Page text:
Next week, I will have in my possession the 330-minute version of Napoleon on three DVD-Rs and I have been told that the quality is very good.
I recently obtained (what I believe/assume are) the same set of three PAL DVD-Rs.
I suspect, however, that these discs contain the 1989 version that rollotomassi and HerrShreck discussed on the previous page.
Thames Television in association with the British Films Institute
A special video version of Abel Gance's 1927 masterpiece
Made from the most complete print restored by Kevin Brownlow with the technical assistance of the National Film Archive
Now, I'm in the States, so I don't have as great a sense of what's going on in Britain, but I'm quite certain that Thames Television no longer exists and that Brownlow and Davis no longer work in association with them. (Although some of Thames Silents productions have been released on DVDs like The Buster Keaton Chronicles.)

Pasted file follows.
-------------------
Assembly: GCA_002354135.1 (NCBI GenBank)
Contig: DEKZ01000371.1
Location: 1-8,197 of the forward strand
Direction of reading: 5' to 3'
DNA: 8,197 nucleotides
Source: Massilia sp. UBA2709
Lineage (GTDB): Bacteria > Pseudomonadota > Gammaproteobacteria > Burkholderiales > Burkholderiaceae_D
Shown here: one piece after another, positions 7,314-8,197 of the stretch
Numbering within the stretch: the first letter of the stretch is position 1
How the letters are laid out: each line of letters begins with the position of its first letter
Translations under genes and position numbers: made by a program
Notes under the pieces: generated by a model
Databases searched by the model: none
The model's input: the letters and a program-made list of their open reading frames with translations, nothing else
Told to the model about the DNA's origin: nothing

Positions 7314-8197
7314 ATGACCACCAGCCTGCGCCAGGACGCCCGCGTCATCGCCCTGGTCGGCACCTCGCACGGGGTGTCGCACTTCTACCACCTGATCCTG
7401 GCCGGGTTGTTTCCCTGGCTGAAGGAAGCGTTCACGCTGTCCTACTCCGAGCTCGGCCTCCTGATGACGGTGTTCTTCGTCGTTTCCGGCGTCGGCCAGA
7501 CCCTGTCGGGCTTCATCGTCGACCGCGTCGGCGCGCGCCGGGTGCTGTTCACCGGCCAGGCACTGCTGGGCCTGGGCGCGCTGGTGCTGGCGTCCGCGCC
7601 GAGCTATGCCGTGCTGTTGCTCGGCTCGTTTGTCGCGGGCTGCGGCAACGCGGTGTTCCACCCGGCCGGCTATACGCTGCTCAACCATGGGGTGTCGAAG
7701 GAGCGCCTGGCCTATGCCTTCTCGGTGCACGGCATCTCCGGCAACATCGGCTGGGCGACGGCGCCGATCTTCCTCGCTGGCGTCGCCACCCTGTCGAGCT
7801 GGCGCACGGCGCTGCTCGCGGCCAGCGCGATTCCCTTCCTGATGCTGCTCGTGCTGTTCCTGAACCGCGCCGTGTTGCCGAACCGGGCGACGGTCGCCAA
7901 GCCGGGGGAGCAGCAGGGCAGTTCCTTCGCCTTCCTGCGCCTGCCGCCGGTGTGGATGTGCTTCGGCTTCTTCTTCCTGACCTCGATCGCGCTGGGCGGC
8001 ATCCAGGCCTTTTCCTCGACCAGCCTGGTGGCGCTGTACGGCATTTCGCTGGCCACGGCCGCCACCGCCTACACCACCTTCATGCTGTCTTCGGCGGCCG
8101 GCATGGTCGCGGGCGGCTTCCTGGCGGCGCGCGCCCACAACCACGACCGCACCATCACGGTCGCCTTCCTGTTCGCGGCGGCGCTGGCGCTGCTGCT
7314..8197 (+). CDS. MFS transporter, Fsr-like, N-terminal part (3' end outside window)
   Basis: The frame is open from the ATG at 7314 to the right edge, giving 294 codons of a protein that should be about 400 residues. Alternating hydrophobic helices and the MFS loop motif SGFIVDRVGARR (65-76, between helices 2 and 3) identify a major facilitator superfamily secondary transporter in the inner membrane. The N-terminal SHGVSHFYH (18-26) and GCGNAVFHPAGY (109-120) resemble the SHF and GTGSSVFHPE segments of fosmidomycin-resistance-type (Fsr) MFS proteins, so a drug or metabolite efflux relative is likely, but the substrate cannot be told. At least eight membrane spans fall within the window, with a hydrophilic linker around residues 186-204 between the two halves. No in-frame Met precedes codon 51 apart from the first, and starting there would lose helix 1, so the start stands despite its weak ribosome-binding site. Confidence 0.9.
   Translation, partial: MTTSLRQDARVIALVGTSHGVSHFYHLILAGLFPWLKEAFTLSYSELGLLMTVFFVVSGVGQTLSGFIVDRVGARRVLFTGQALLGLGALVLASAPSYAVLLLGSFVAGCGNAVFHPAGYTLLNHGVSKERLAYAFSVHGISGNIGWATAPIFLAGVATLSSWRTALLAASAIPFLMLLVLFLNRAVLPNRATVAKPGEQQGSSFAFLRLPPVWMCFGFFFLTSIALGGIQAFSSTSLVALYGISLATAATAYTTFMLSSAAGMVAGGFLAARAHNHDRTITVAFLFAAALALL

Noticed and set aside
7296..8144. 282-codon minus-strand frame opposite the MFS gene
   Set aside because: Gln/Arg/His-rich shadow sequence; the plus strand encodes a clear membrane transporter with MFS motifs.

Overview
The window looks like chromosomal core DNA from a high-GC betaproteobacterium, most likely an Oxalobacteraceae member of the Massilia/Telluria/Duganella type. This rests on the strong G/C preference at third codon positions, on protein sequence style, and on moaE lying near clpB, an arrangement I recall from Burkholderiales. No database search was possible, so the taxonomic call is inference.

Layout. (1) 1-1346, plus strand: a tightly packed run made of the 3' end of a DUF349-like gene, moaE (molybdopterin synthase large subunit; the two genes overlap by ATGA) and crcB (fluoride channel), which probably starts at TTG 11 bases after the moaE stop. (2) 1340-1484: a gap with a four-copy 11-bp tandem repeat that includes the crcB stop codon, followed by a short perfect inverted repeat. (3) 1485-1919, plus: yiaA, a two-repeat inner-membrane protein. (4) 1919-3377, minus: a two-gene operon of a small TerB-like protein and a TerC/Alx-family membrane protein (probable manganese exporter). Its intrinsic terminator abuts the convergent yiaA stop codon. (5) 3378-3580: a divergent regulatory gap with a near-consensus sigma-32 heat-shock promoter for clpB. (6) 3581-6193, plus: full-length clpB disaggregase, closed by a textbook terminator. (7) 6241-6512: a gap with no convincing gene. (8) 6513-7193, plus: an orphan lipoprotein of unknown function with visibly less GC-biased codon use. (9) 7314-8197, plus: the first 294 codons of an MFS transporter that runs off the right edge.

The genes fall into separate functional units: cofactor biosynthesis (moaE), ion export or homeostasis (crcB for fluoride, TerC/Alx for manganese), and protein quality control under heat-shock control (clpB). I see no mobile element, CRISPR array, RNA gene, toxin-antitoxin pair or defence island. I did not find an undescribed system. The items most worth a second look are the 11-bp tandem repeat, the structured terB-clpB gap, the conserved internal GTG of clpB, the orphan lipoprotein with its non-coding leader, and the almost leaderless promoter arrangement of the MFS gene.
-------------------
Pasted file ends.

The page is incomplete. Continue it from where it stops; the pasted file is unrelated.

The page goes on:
I don't actually have knowledge of what scenes have been altered in what way in the 2000 and 2004 restorations, so I don't know where to look for definitive comparisons. I understand, however, that Brownlow found many original takes and edits that were only available as second choices or recut scenes in the previous restoration.
I've only watched the first disc, but I understand that the triptych is in widescreen at the end, which is why I suspect this might be the specific version rollotomassi described. While these discs are obviously not a professionally produced release, this version is still preferable to the butchered Coppola version out on DVD in some regions. But if it's true that the conflict has petered out and an official release is imminent, then it's probably worth waiting to see the film in as close to its original glory as possible.